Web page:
Health Research Group Publications

 

Founded in 1971 by Sidney Wolfe, M.D. and Ralph Nader, Public Citizen’s Health Research Group promotes research-based, system-wide changes in health-care policy and drug safety. The work that we have done since 1995 is listed on this page in chronological order.

In a letter to the Food and Drugs Administration (FDA), the chair of the FDA’s Anesthetic and Analgesic Drug Products Advisory Committee joined three Public Citizen experts in urging the agency to reject Acer Pharmaceuticals’ new drug application for sufentanil sublingual tablets for treatment of moderate-to-severe acute pain in a medically supervised setting. This opioid, which is five to 10 times more potent than fentanyl and 1,000 times more potent than morphine, would be abused and start killing people as soon as it hits the market.

[Created on 10/18/2018]

In testimony before a meeting of the Food and Drug Administration’s (FDA’s) Anesthetic and Analgesic Drug Products Advisory Committee, Public Citizen urged the committee to recommend that the FDA reject new drug application submitted by AcelRx Pharmaceuticals for sufentanil sublingual tablets because the drug is a dangerous, high potency opioid that does not provide any unique advantages over currently available opioids, but does pose unique risks.

[Created on 10/12/2018]

Public Citizen sent a letter to the Food and Drug Administration (FDA) requesting an investigation of the promotion and use of an illegal cesium chloride drug for treatment of cancer by Utopia Wellness, a Florida-based medical center. Under current FDA policies governing pharmacy compounding, no State-licensed pharmacy or licensed physician affiliated with Utopia Wellness currently may legally compound cesium chloride.

[Created on 10/9/2018]

Public Citizen sent a letter to the Federal Trade Commission (FTC) requesting an investigation of the use of falsified scientific citations in the advertisement and promotion of an illegal heart-toxic drug for treatment of cancer by Utopia Wellness, a Florida-based medical center. The medical’s website materials misleadingly claim that cesium chloride is safe and effective for treating cancer but offers no evidence from well-controlled clinical tests to support its claims.

[Created on 10/9/2018]

Public Citizen called on the Vanderbilt University Medical Center institutional review board (IRB) that approved the Crystalloid Liberal or Vasopressors Early Resuscitation in Sepsis trial (CLOVERS) to (a) immediately review our letter to the Office for Human Research Protections in which we identified serious ethical and regulatory lapses related to the design and sample consent form of CLOVERS and (b) suspend the IRB’s approval of CLOVERS and direct the CLOVERS investigators to cease enrolling subjects in the trial.

[Created on 8/29/2018]

Public Citizen called on the Office for Human Research Protections (OHRP) to immediately direct the National Heart, Lung, and Blood Institute to terminate enrollment in the Crystalloid Liberal or Vasopressors Early Resuscitation in Sepsis trial (CLOVERS) and launch a compliance oversight investigation of the trial. The design of CLOVERS is deeply flawed and exposes subjects to unacceptable dangers, included increased risks of organ failure and death.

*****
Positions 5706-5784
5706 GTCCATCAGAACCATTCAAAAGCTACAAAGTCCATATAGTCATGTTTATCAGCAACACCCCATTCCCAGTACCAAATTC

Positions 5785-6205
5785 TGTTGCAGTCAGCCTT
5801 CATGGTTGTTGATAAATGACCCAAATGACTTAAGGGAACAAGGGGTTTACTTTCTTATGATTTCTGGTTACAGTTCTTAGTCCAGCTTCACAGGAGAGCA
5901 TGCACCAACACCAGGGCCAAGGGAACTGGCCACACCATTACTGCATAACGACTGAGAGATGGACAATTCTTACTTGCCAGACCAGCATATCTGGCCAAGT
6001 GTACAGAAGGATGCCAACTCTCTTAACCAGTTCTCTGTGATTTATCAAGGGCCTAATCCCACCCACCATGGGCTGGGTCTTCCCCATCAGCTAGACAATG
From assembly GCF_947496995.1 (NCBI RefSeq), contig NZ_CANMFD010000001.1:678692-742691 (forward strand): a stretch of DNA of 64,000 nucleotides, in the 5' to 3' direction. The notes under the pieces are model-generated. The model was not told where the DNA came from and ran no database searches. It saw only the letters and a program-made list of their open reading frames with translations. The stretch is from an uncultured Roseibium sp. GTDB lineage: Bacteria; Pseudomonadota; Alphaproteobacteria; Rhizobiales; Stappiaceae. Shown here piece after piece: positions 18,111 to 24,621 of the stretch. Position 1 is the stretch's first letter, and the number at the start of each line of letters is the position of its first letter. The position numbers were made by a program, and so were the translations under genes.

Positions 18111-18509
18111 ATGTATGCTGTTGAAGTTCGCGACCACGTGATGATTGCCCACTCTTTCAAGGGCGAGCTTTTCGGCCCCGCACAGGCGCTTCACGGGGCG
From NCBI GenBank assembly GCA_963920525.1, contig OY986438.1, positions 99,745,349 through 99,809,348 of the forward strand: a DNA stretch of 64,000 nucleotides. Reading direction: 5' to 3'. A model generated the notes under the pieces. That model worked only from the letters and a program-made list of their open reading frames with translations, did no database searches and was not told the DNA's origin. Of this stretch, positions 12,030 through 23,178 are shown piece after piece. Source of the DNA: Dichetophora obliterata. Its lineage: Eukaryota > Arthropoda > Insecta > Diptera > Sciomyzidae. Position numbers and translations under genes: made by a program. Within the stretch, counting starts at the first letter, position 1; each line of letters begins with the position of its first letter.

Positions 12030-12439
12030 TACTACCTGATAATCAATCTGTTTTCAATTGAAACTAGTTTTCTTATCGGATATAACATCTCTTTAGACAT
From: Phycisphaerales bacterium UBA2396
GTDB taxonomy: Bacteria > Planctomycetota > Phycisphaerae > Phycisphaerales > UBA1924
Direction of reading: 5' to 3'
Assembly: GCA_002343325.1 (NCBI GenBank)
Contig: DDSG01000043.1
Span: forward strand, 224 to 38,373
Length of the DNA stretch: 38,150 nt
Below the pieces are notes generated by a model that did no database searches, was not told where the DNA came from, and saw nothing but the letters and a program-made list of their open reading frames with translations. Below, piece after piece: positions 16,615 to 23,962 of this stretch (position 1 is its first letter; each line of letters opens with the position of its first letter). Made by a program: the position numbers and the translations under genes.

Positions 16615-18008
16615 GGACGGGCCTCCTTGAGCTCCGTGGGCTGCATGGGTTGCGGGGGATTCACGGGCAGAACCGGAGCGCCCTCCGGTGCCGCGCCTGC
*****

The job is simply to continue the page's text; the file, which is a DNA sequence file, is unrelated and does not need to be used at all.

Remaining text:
[Created on 8/28/2018]

Public Citizen, joined by two academic physicians, urged the Food and Drug Administration (FDA) to revised its draft guidance on the assessment of pressor effects of drugs to specify, among other things, the following: (a) a time interval that distinguishes short-term drug use from long-term use; (b) what constitutes a large blood pressure increase for drugs intended for short-term use; and (c) for drugs intended for long-term use, a requirement for premarket cardiovascular safety data for drugs that raise SBP more than 2 mm Hg or that raise DBP more than 1 mm Hg compared with a placebo.

[Created on 7/30/2018]

Public Citizen wrote to the Food and Drug Administration (FDA) and the Office for Human Research Protections (OHRP) to bring to their attention the July 26, 2018, report, MPD Involvement in Pre-Hospital Sedation, which was issued by the Office of Police Conduct Review in Minneapolis. The report contains new information pertinent to two prospective clinical trials that involved testing the dangerous general anesthetic ketamine and powerful sedatives on agitated patients without their consent.

[Created on 7/30/2018]

Public Citizen requests that the Association for the Accreditation of Human Research Protection Programs immediately rescind its no longer justifiable accreditation of the human subjects protection program at the Minneapolis Medical Research Foundation and the Hennepin County Medical Center. Such action is need because of unacceptable regulatory and ethical lapses in the oversight and conduct of the two prospective clinical trials that involved testing the safety and effectiveness of the general anesthetic ketamine compared with those of other potent sedative drugs for management of prehospital agitation.

[Created on 7/26/2018]

Public Citizen and 64 doctors, bioethicists, and academics called on the Food and Drug Administration (FDA) and the Office for Human Research Protections (OHRP) to immediately investigate two prospective clinical trials that involved testing the dangerous general anesthetic ketamine and powerful sedatives on agitated patients without their consent. Disturbingly, these experiments were incorrectly determined by the researchers and the Hennepin County Medical Center’s institutional review board (IRB) to involve no more than minimal risk to the subjects and, based on that determination, the IRB waived the informed consent requirements.

[Created on 7/25/2018]

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